http://forums.vwvortex.com/zerothread?id=2876938
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Old January 8th, 2007, 10:27   #6
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http://forums.vwvortex.com/zerothread?id=2583054
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Old January 8th, 2007, 16:03   #7
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Problem with Volvo transmissions is that they are notoriously weak.

If you're looking for something mostly bolt-up, one option might be the volvo M90 transmission. They're expensive, and only avialable only in europe, and only some of them had diesel-friendly 5th gears. Also, some of them had different bolt patterns than others. It will be difficult to sort out which one you need (if any do in fact work), and even harder to find and have one shipped over. But it's a lead

Another option may be to use a Volvo 240 bellhousing that bolts up to the motor, and to get it adapted for a T5. There's a shop online that does this relatively cheaply. But it's not like T5s are particularly strong boxes themselves.

Then you have to worry about the flywheel and the pilot bearing. I don't know if the pilot bearing seat is in the crank on those motors... that could get annoying.

In any case, I'd say there's enough extra work that you're probably better off picking the ideal transmission based on strength, shifter location, availability and cost and getting an adapter made. If you find a box with an input shaft length similar to a corrado, volvo, or whatever rwd bellhousing will bolt up to the motor, the adapter can be skinny and very easy and cheap to make.
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Old January 8th, 2007, 16:43   #8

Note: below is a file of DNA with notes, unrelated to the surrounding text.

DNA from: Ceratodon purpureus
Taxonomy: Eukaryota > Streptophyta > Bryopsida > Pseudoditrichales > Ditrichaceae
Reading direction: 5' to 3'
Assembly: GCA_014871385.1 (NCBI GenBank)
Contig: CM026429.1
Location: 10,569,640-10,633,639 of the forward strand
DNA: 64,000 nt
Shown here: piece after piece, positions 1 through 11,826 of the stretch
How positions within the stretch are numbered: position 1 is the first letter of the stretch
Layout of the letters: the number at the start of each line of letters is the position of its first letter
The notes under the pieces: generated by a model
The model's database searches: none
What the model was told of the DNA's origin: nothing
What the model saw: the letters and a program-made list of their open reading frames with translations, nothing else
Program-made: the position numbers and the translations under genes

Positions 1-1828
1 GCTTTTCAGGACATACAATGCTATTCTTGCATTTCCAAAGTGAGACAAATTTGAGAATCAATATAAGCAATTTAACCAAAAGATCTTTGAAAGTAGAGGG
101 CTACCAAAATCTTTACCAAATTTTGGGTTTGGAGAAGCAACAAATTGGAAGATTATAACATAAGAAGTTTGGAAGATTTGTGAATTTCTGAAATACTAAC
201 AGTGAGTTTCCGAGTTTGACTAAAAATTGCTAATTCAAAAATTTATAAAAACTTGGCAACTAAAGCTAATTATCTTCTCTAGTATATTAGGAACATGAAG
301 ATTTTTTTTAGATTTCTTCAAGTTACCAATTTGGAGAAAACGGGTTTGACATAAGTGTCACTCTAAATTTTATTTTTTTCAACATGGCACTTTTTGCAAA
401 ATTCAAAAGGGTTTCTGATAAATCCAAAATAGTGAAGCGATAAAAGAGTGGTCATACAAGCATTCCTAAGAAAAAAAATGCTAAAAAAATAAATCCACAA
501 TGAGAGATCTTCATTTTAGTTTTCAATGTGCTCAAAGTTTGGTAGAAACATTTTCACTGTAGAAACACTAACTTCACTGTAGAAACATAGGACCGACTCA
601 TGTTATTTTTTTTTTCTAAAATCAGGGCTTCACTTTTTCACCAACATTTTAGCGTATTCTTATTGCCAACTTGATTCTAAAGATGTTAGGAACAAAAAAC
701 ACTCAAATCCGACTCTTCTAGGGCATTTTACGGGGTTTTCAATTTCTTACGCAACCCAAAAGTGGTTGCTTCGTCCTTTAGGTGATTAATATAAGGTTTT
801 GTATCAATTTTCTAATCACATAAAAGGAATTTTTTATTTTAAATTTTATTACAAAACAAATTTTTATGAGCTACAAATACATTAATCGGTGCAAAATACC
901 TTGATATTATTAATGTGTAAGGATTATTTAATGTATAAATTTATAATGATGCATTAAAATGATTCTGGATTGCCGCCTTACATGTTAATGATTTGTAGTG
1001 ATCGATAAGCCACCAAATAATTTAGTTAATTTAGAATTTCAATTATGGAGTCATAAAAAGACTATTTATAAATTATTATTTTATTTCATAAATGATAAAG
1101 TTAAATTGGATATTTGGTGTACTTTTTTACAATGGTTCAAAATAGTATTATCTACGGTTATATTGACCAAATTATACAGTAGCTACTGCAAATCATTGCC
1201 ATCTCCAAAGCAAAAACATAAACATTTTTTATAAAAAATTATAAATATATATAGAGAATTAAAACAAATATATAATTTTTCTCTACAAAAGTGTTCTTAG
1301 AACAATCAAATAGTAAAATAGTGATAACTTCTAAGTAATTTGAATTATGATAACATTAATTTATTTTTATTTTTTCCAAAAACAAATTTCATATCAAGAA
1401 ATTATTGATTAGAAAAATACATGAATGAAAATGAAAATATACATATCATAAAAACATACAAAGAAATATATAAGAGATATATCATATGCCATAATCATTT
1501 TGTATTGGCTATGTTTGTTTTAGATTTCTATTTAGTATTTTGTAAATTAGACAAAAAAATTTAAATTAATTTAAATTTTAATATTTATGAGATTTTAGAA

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Thanks a lot for the bellhousing info, guys. I didn't know about the Volvo bolt pattern and that definitely sounds like the easiest place to start. If I ever go down this road I'll be sure to post up.
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SOLD: '02 Galactic Blue Jetta TDI 5sp Sprint 764s, Aligator tune, Atlas skid plate, DG short shift, Nuespeed RSB, ASR ('03 ECU), 20th AE rear brakes, Class III hitch, 205/75r15 Grabber AT2s. Previously: 225/60r16 Blizzaks
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Old January 11th, 2007, 07:34   #9
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Just a few comments on bolt patterns and bellhousings:

The 4 cyl engines all share the same bolt pattern, but I can't for the life of me think of any RWD application that used them.....EXCEPT..the T3. Using either a T3/45 degree OEM bellhousing or a T3 aftermarket uprights you could then go adapter to T5 or something else common and relatively cheap.

Same applies to the 5 cyl engines. These have a different bolt pattern, and could be found in RSA T3s and the bellhousings are all over the place and set the engine at 15 degrees. Again, you need an adapter. The 924/944/968 bellhousing is another option. Keep in mind that all of the Porsche variants use a rear-mounted gearbox (the one in the link above is a "snail case" 924, one year only and a really bad choice - all others use a stock Audi gearbox).

The V6 TDI is a modular engine and shares the same bolt pattern as the 4.2 V8, so there is not much around to play with (so I am told).